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Opinion

Six months into Housing First: what we’ve learned

Steph Dutton, Community Investment Team Leader at Abri, celebrates six months since the launch of the Housing First homelessness sheme.

In a recent report about three pilot schemes for Housing First, facilitators noted one of the biggest stumbling blocks to rolling out the programme more widely: finding and providing suitable housing.

But this isn’t the only challenge, and those who don’t work in the sector can be forgiven for thinking the sole answer to ending homelessness is indeed to provide someone with a home. That is of course the first step, but not the only.

In September 2020 we launched our own Housing First pilot as part of a wider homelessness scheme. Located in Bristol, we worked closely with our partners at Bristol City Council and Golden Key to allocate suitable homes and provide a package of wraparound support that would (we hoped) lead to sustained tenancies.

Golden Key have been integral to the rollout of this project, providing tailored support packages to residents. They have an ambition to change lives while also influencing wider change – both of which they’re succeeding in.

Six months in, the project has not been without its challenges, but residents are still in their homes. That in itself is a small but very meaningful win. A resident, who wishes to remain anonymous, said:

“Abri are the first housing association that have offered me this. The staff are nice, the house is nice and I love the area. I feel really happy and independent. I do not ever want to leave my home or change anything about it.”

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How is re-housing achieved long-term? There is certainly more to it than finding a suitable property.

In December 2020 we hosted a roundtable on homelessness prevention and strategies for the future. We were joined by Chair of Shelter, Helen Baker, and likeminded others who are all playing their part in eradicating homelessness; much insight was shared into how we can make this happen sooner. The overwhelming message was that partnership working is imperative and, often, critical to succeeding in providing sustainable housing solutions.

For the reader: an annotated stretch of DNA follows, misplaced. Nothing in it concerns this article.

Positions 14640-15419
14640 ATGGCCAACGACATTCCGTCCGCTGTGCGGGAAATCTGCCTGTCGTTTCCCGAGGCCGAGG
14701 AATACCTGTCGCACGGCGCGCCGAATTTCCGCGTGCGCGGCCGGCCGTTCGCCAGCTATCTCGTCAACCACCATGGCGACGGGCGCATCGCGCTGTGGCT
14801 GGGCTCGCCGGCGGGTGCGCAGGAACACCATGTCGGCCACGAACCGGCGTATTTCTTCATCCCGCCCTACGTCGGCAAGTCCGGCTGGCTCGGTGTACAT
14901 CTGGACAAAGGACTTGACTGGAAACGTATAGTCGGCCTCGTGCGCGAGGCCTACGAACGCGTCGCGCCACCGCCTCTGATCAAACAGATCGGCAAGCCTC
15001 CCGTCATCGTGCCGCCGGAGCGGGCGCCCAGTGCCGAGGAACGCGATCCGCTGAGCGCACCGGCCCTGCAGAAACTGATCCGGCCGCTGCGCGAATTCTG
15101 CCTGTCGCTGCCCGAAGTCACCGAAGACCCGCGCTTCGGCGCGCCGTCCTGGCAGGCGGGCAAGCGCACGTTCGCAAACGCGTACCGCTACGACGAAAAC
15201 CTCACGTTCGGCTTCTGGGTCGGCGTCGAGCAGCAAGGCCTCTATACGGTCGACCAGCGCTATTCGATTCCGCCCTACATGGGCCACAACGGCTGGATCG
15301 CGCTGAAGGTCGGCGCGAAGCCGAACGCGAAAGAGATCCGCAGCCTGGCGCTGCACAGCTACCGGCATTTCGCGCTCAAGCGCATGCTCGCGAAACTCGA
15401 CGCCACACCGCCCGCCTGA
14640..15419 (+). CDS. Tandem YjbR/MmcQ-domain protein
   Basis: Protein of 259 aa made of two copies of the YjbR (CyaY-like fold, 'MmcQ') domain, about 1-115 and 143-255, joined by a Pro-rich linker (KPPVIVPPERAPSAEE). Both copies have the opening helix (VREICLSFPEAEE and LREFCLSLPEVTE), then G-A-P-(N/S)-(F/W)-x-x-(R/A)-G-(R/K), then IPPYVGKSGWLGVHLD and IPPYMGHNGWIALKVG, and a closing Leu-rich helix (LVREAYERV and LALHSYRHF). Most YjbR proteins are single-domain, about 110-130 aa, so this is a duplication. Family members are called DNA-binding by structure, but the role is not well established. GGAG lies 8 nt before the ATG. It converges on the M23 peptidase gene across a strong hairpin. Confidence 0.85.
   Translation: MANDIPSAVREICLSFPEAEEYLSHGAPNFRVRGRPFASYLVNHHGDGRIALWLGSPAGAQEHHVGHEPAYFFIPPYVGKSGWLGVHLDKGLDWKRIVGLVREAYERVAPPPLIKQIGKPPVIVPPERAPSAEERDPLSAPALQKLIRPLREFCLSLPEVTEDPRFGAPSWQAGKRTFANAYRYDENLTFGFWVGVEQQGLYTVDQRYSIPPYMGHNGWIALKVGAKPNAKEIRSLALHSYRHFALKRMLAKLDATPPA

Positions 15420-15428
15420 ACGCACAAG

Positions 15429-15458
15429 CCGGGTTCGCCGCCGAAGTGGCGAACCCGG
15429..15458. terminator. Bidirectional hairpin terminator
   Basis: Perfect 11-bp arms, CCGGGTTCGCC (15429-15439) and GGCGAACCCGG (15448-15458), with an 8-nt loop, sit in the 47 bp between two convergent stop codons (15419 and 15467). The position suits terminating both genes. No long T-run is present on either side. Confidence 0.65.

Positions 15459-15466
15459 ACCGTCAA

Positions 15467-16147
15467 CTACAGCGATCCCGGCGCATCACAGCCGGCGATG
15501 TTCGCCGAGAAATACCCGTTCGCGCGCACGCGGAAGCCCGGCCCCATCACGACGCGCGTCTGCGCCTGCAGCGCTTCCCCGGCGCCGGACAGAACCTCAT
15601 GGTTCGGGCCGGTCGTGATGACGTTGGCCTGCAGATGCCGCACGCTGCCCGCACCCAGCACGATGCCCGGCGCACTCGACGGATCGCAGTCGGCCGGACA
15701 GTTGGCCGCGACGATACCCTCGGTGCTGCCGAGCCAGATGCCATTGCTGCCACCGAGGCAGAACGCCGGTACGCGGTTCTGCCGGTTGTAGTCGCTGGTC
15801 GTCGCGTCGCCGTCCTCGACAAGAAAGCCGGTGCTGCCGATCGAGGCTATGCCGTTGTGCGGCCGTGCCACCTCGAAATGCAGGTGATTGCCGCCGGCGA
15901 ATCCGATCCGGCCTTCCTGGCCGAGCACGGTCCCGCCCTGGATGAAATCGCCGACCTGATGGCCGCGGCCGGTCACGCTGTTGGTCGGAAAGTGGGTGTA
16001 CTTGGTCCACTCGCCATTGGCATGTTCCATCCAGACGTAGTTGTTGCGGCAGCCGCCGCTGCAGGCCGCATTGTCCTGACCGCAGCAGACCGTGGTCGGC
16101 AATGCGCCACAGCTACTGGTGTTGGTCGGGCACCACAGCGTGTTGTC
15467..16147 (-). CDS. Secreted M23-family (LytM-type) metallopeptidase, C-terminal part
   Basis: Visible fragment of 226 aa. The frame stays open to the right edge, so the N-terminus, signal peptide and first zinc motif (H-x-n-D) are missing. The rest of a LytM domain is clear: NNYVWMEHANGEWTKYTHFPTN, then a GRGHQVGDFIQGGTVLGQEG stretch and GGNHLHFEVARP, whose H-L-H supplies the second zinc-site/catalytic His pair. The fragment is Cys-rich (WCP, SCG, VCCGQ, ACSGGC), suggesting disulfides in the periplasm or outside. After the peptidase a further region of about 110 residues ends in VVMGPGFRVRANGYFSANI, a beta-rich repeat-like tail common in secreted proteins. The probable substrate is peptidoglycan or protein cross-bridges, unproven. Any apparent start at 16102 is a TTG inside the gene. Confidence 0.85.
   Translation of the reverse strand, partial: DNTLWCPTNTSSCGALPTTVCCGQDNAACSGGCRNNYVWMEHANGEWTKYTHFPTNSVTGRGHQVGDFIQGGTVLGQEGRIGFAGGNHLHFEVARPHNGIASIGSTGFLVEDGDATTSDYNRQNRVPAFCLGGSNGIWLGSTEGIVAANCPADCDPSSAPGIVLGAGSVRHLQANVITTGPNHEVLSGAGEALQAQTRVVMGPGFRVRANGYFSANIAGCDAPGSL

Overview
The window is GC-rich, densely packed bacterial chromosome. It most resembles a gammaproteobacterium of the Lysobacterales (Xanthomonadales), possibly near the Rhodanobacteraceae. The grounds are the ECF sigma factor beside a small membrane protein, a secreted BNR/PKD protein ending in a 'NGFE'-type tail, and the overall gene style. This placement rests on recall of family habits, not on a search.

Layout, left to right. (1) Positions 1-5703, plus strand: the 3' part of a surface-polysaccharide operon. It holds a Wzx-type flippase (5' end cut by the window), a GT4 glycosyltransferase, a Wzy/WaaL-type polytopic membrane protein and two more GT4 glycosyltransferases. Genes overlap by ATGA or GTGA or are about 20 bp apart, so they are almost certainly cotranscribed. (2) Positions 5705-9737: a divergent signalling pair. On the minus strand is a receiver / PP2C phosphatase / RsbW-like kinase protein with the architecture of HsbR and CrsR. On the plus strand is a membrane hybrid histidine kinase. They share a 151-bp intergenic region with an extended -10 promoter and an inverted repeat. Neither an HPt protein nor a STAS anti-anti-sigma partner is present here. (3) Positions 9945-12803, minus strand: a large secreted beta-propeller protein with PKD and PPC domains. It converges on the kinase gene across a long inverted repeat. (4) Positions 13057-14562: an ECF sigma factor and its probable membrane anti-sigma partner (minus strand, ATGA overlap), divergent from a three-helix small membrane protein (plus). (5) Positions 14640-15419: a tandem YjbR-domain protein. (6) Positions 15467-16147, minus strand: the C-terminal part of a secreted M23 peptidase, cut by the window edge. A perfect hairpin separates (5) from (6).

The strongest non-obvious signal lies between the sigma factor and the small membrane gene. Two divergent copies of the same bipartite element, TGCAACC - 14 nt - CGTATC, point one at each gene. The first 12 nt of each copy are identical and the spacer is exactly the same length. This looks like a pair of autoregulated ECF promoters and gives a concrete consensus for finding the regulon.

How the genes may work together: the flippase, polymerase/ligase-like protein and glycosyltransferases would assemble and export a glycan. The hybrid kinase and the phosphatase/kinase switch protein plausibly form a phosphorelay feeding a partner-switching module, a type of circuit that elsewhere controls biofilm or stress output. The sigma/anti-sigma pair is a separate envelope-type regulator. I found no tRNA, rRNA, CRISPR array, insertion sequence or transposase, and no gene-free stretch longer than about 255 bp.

We recognise this first-hand. Our homelessness project in Bristol could not have got off the ground if it wasn’t a collaborative meeting of minds between ourselves, Bristol City Council and Golden Key. And this goes beyond simply offering people homes and then moving on. We’ve made a combined pledge to support the people we’ve housed. It’s only when we continue to work together that we can start to see real, positive change.

Providing wraparound support is often essential

While this project is still very much in its early days, we’ve already learned a lot. Building trust with residents is absolutely key, as is meeting regularly with our partners to review the programme and see what’s working and what’s not. The people heading up the programme also need to be experts in what they do, too. This was noted in the latest government report and echoed by our team who lead our project in Bristol.

Golden Key are providing tailored packages of support to residents, our partners at the council are sharing their knowledge of the city and climate and our team are lending their insight into community investment and wider housing landscape. These things combined can lead to a successful homeless programme with lasting outcomes.

Alongside providing a home, connecting residents to accessible support is also an important part to schemes like this. We’ve addressed lots of issues already, including anti-social behaviour, and have setup a working group to find solutions with a steer from those living there. At this group we’re supported by local police, street intervention workers and social services who all lend their expertise to find ways of overcoming these challenges.

By meeting regularly and involving the resident at each step we hope to provide long-lasting change that benefits residents and keeps them in their home.

Aiming for long-term success not short-term fixes

Our goal for this project is to make it possible for residents to stay in their homes. This isn’t about ending homelessness for them temporarily, but rather helping them to take that first step – finding a suitable home, providing additional support – that then leads to long-term security away from rough sleeping.

One of the ways we sought to achieve this is by offering residents a grant to help them with buying household items. One of the biggest issues people face when they’re first offered housing is the inability to buy the necessities they need. By lending a helping hand we hoped to mitigate this issue and smooth the transition for residents.

On a much simpler but no less important level we’ve seen a resident become friends with their neighbour. That sense of community cohesion, of getting to know those who live nearby, feeds into a happy, healthy home life. We hope to see more of this as the programme goes on.

We certainly don’t have all the answers, but we’re learning as we go. And six months in we’re seeing good results that are enhancing people’s lives and life-chances.

Steph Dutton is community investment team leader at Abri

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